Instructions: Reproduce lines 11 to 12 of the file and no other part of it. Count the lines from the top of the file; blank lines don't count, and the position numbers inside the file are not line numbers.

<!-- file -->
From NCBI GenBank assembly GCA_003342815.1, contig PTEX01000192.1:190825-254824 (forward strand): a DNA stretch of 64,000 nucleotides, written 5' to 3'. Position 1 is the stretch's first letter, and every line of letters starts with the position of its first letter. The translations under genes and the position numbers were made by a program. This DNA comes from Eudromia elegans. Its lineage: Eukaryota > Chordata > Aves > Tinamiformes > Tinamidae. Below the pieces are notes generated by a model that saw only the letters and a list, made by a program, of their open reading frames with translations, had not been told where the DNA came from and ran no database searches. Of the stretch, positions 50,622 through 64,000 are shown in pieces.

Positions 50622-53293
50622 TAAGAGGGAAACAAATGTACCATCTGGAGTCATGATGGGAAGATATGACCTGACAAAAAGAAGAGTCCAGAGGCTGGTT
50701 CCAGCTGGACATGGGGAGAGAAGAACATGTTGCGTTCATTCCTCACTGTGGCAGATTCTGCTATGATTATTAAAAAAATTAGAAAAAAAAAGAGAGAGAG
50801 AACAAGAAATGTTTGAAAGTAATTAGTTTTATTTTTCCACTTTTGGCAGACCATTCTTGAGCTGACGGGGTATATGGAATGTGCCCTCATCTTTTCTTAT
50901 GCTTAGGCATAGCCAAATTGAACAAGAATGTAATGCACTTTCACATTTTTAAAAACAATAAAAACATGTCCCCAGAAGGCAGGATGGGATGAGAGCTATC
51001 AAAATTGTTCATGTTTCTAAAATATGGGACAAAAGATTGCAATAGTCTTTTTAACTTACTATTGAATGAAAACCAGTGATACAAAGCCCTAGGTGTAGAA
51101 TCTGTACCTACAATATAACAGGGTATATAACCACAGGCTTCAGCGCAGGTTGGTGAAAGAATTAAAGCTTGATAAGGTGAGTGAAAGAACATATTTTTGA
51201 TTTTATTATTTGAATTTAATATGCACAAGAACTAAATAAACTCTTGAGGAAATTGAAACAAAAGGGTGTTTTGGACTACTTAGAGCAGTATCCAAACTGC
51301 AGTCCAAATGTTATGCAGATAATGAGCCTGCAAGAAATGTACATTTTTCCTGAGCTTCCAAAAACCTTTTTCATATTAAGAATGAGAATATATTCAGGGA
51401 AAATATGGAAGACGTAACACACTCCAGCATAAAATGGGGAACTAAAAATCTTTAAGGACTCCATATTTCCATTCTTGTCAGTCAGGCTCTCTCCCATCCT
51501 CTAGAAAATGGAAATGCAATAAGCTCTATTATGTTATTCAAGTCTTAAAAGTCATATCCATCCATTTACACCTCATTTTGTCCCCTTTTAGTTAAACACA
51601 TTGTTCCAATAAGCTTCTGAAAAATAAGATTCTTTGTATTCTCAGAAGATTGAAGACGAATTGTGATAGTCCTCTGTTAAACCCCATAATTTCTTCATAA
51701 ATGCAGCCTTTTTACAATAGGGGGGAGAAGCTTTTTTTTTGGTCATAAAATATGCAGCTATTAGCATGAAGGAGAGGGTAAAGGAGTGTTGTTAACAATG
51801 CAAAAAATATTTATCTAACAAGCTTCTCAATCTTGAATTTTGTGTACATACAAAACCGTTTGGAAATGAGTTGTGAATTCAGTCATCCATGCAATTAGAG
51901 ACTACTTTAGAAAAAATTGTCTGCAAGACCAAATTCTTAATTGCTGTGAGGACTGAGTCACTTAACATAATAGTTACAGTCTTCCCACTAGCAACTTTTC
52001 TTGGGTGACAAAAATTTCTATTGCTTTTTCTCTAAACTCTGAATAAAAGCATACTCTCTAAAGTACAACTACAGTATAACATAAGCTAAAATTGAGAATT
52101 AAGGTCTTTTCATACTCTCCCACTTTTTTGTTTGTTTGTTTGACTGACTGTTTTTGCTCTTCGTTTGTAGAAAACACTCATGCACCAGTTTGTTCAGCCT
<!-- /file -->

51401 AAATATGGAAGACGTAACACACTCCAGCATAAAATGGGGAACTAAAAATCTTTAAGGACTCCATATTTCCATTCTTGTCAGTCAGGCTCTCTCCCATCCT
51501 CTAGAAAATGGAAATGCAATAAGCTCTATTATGTTATTCAAGTCTTAAAAGTCATATCCATCCATTTACACCTCATTTTGTCCCCTTTTAGTTAAACACA